Out of the mountain of despair: Christian lives matter in northern Nigeria
Nigerian Christian leaders around the globe have called on the International Criminal Court (ICC) in the Hague to act now against the “pernicious genocide” in northern Nigeria.
The Southern Kaduna People’s Union (SOKAPU) letter to the chief prosecutor, Fatou Bensouda, opened by commending ICC’s role in the capture and potential extradition of the genocidal despot Al Bashir, Sudan’s popularly-deposed president. But the church leaders go on to boldly flag that the ICC is failing Nigeria by not acting against the blatant genocidal persecution now unfolding in the north, as ongoing atrocities perpetrated by Fulani militants, Boko Haram and other murderous extremists mount day on day.
We report 171 deaths in our newsline today that occurred in the space of a little over three weeks. And these are only those we know of. In reality, the toll is likely to be far higher. Many thousands are also being displaced by the violence from homes and such livelihoods as they had left after covid lockdown brought economic havoc.
As a Nigerian church leader recently told Barnabas after the massacre of 21 believers at a wedding, “it is as if the lives of Christians no longer matter”.
Our news desk has been swamped by such stories for many months, yet this relentless and bloody toll of Christian lives is disturbingly absent from wider mainstream media.
Enough of the bloodshed
A gathering of hundreds of Christians, dressed in black, protested on Sunday, 2 August against the slaughter and called on Buhari’s government to “rise to their responsibility” in Nigeria’s Kaduna State also seemed to go unnoticed by the world.
The day was marked by “fierce prayers for peace” asking God to intervene in the troubled region, reported Ibrahim Wuyo of Vanguard News, Nigeria, as the peaceful protesters waved heartrending banners. One simply said, “Enough of the bloodshed, widows and orphans are increasing.”
“The arc of the universe tends towards justice”
The arc of God’s universe, long though it is, “tends towards justice”, as a courageous man of God once said. Dr Martin Luther King Jr gave his historic address in front of Abraham Lincoln’s statue 57 years ago this month to claim the bounced “promissory note of freedom”. The “long night of captivity” had ended with Lincoln’s abolition of slavery, but racial justice and socio-economic freedom were yet owed to African Americans 100 years later.
A group of upstanding Muslim men are clearly visible in the assembly, standing close behind Dr King in support, as he spoke of conducting the struggle for freedom on the “high plain of dignity and discipline” and never allowing their righteous protest to degenerate into hate and violence.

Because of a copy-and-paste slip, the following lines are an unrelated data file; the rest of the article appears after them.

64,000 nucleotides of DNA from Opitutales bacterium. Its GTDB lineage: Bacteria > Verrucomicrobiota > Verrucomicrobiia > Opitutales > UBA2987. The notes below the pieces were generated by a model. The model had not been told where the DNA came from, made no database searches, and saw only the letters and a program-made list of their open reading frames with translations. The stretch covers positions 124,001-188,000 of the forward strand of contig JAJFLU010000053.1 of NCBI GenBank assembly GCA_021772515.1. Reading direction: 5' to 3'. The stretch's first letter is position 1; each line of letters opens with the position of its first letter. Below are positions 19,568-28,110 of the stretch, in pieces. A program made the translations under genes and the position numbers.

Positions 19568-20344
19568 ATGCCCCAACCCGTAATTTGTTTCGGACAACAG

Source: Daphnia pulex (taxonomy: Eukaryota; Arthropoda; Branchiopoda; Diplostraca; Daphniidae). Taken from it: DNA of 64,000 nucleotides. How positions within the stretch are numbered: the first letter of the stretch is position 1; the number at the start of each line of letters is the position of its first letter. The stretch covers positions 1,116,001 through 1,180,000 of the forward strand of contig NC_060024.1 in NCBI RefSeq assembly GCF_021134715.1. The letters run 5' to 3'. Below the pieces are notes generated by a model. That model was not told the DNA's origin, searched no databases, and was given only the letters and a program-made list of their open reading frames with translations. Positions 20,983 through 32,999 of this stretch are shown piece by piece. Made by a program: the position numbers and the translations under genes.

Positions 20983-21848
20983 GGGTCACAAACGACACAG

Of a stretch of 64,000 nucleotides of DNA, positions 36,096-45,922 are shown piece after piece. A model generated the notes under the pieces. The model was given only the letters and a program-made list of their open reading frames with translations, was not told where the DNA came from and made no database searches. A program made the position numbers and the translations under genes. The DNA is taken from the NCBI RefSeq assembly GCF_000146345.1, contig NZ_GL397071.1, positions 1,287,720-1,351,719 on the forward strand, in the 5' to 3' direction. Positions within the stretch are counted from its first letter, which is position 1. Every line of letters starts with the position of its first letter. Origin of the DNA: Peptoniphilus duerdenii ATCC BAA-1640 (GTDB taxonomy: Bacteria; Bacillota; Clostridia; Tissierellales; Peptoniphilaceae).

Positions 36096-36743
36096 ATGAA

What would such men of morality and decency make of the horrific slaughter of Christians unfolding in West Africa today at the cruel hands of Islamist extremists?
“Soul force” overcomes the force of hate
The covid-lockdown frenzy of anti-Christian violence that has spiked this year in West Africa, particularly in northern Nigeria, has barely been opposed by police or military intervention. Militants are mercilessly killing young and old with impunity – destroying lives and families, homes and hope.
The “new militancy” Dr King spoke of in 1963 answered physical force with “soul force” – love alone can conquer hate. It is just such magnificent spiritual courage we hear of from our partners in Nigeria, and other Sahel countries, where a flood of extremist violence is engulfing Christian communities.
Christians caught in this spiritual battle are forgiving their persecutors, rebuilding shattered lives amid post-covid hardships and pointing men of violence to the Prince of Peace.
In April, Rose, the 27-year-old widow of Nigerian pastor, Matthew Tagwi, prayed that her husband’s Fulani militant killers “will get to know this Jesus I know” as she forgave them and asked the Lord to save their souls.
“Creative suffering” is redemptive
What Dr King described as “creative suffering” is a profound and redemptive force in a fallen world. Just as he called for hope at that pivotal moment, we are moved to echo his words and ask Christians in these uncertain and difficult times of accelerating global persecution not to “wallow in the valley of despair”. We place our complete trust in the Lord, knowing that, to His glory, He will exalt every valley, make the rough things of this present world smooth and every crooked place straight (Isaiah 40:4).
“With our faith we hew out of the mountain of despair the mountain of hope.”
– Dr Martin Luther King Jr